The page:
Saturday, October 30, 2010

The Discovery Institute Wastes a Golden Opportunity and Shows Its True Colors

Steve Matheson, in response to the news that BioLogos and the Discovery Institute would be part of a larger symposium on the nature of science and religion called "The Vibrant Dance," wrote a blistering column on his blog on the cost of Christian unity. In it, he wrote:
In short, I take the following to be evident: unity is not an end in itself, and is not achieved by wishful thinking or gushy happy talk. I'll look at those two points in two posts on BioLogos and Christian unity.

So, I'm occasionally frustrated by the stance of my friends at BioLogos when it comes to Christian unity. Consider a recent and widely-discussed piece by Darrel Falk, on the question of why BioLogos is co-sponsoring a conference (called The Vibrant Dance) with two organizations known to regularly misrepresent science: Reasons To Believe (RTB) and the Discovery Institute (DI). Falk notes that this choice has been criticized by believers and skeptics alike. In my opinion, his defense of that choice misses the most important criticisms. His defense amounts to a claim that Christian unity matters more than just about anything else.
The focus behind Matheson's apprehension is his complete distrust of all things Discovery Institute and he has written extensively on this topic. I have also addressed their propensity for twisting language out of its original meaning.

Well, as Steve might say "I told you so." The majority of the conference apparently went according to plan and Darrel Falk writes that, as a whole, it was very well organized. Then the Discovery Institute pulled off its mask. Panda's Thumb refers to this as a classic case of bait and switch. As Darrel Falk writes:
Five days before the meeting, the Discovery Institute posted a statement about the upcoming event:

“Next week the Vibrant Dance of Faith and Science becomes the God and evolution showdown in Austin…”

The posting then went on to state:

Attendees have three days of speakers and sessions but should prepare for a rumble on Thursday, October 28, when Stephen Meyer and Doug Axe will go up against Darrel Falk and Randy Isaac in a debate on the origin of life…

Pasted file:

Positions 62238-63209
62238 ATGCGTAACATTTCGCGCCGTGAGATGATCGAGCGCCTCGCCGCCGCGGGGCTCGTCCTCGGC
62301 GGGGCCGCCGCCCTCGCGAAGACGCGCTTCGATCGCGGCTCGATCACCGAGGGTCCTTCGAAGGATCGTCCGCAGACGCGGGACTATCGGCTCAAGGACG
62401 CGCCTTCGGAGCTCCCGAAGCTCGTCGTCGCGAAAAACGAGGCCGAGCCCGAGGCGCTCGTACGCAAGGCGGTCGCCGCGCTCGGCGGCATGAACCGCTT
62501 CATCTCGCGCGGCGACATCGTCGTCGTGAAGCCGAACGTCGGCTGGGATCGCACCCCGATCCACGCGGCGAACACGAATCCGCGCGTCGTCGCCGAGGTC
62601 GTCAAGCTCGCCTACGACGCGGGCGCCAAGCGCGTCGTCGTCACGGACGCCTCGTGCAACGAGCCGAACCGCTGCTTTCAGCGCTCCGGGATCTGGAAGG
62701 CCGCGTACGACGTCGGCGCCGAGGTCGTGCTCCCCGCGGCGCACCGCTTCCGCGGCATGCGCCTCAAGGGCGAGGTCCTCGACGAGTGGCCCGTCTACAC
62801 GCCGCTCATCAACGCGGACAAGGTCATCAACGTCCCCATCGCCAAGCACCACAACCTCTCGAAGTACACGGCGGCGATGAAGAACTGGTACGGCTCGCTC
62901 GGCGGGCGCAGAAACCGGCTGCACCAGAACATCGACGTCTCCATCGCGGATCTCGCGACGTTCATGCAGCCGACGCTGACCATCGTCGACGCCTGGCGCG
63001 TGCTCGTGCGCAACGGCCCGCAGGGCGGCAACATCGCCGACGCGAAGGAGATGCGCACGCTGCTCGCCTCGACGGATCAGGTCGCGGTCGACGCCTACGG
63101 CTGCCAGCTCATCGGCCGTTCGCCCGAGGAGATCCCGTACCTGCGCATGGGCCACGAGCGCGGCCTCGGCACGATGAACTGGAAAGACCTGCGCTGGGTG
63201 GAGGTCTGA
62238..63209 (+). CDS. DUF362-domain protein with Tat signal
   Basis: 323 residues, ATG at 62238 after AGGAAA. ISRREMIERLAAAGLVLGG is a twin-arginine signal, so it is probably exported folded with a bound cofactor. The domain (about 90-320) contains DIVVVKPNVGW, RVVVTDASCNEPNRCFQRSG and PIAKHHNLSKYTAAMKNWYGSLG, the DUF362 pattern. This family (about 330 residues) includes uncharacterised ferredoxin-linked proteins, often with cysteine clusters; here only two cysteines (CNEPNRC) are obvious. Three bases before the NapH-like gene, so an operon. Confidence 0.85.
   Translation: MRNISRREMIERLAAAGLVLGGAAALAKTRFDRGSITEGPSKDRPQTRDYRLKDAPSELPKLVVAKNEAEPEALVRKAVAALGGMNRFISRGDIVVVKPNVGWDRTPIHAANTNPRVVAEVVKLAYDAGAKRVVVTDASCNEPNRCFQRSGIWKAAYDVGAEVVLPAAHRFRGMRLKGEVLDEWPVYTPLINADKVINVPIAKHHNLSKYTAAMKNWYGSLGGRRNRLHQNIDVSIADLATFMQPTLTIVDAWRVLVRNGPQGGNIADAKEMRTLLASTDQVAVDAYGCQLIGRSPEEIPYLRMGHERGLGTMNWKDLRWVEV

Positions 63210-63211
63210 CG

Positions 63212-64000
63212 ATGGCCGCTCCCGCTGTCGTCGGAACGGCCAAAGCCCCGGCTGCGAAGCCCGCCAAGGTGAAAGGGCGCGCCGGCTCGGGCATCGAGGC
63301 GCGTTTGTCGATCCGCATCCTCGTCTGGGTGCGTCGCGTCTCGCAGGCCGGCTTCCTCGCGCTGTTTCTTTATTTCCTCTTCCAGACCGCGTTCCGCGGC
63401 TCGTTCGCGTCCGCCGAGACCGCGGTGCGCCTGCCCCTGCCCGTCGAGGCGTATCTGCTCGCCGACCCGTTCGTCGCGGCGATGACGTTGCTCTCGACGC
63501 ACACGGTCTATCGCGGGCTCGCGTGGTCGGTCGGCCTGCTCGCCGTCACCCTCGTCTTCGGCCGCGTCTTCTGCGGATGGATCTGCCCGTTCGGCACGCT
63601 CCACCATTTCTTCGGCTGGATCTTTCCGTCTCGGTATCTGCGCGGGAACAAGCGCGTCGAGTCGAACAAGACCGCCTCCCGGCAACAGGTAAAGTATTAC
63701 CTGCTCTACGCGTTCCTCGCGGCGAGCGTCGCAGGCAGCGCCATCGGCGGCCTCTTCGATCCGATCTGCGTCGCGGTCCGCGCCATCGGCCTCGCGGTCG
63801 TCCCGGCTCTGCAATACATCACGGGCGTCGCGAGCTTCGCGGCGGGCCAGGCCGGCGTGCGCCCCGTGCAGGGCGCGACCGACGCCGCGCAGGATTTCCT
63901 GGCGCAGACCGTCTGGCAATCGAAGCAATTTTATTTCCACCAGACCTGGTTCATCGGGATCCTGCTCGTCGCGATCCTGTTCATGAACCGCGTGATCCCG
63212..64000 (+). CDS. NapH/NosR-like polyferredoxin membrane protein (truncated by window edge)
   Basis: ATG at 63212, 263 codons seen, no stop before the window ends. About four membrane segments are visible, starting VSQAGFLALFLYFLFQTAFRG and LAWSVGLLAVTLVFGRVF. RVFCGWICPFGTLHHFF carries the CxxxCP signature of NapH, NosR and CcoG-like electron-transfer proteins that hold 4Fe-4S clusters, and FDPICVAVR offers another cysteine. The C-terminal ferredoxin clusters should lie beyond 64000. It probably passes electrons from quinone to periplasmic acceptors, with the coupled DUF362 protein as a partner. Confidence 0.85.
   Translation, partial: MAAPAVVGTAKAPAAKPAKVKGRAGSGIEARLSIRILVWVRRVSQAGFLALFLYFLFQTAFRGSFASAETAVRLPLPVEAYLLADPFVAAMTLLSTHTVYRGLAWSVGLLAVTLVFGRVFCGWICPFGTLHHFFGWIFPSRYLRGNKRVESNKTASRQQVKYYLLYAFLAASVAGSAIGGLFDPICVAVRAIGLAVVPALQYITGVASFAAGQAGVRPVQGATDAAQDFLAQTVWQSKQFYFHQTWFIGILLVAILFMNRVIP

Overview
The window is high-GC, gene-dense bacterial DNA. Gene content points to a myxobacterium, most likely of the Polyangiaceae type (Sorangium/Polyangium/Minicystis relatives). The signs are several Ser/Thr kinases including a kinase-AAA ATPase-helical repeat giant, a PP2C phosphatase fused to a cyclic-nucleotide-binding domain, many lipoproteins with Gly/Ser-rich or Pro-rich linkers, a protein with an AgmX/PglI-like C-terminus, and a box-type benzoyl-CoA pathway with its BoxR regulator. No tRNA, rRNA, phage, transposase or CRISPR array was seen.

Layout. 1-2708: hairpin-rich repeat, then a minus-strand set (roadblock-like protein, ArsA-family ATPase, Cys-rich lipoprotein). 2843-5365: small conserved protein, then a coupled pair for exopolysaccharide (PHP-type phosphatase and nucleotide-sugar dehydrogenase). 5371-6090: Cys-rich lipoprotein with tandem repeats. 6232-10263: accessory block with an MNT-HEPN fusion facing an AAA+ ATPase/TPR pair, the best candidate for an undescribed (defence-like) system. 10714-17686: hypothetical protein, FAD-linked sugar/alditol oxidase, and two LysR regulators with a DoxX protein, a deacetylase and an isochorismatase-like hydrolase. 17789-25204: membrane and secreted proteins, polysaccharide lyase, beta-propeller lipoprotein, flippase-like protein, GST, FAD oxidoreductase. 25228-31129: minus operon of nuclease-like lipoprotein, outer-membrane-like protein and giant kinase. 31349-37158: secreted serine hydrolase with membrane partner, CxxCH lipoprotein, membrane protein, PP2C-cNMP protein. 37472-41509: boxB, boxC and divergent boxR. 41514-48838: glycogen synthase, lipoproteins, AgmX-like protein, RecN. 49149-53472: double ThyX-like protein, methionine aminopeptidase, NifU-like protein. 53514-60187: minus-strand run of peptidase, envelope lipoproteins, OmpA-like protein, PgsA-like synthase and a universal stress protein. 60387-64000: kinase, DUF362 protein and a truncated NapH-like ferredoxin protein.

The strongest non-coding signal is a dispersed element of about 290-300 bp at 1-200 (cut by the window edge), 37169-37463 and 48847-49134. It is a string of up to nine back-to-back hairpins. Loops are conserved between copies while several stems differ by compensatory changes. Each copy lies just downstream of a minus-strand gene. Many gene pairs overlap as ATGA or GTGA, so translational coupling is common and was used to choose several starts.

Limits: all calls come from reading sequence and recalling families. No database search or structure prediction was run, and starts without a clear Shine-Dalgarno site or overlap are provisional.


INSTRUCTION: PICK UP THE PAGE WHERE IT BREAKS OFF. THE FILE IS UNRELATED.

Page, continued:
The way this was described by the Discovery Institute was exactly what had concerned me most about this meeting. Knowing that this may have been inadvertently put up by someone who was not aware of the intention of the meeting, I immediately contacted the organizers and asked that the statement be taken down and that it be replaced with a statement which indicated an assurance that the Discovery Institute was committed to enter into our breakout session, not in the spirit of a “God and evolution showdown” or a “rumble” but within the Spirit of Christian unity. I felt the task was difficult enough as it was that unless we both clarified our mutual commitment from the start it had the potential to harm the Church.

The organizers asked the Discovery Institute to take the statement down; it was not granted. I was told that it was an Associate Director of the Discovery Institute who had denied the request. I felt strongly that there was a need to publically acknowledge that the tone of the post was not consistent with the nature of the meeting. I also felt that it was important to make a public statement about our commitment to work together in the Spirit of Christ. Because an Associate Director of the Institute acknowledged that he knew about it and wouldn’t grant the request, I pulled out.
I have often wondered if the Discovery Institute has a split personality with the researchers working on problems involving the nature of biocomplexity and the PR wing of the institute engaged in hucksterism and propaganda. Now we find that I am wrong. The rot goes all the way to the top, with the higher eschelons engaged in this intentional antagonism.

Bravo to Darrel for pulling out of the session involving the DI. This is yet another reason why other organizations refuse to take them seriously or to entreat with them. They had a golden opportunity to engage BioLogos on the legitimacy of evolutionary creationism and intelligent design and, because of their juvenile, immature approach to this complex question, they wasted it. Darrel ends his post with this: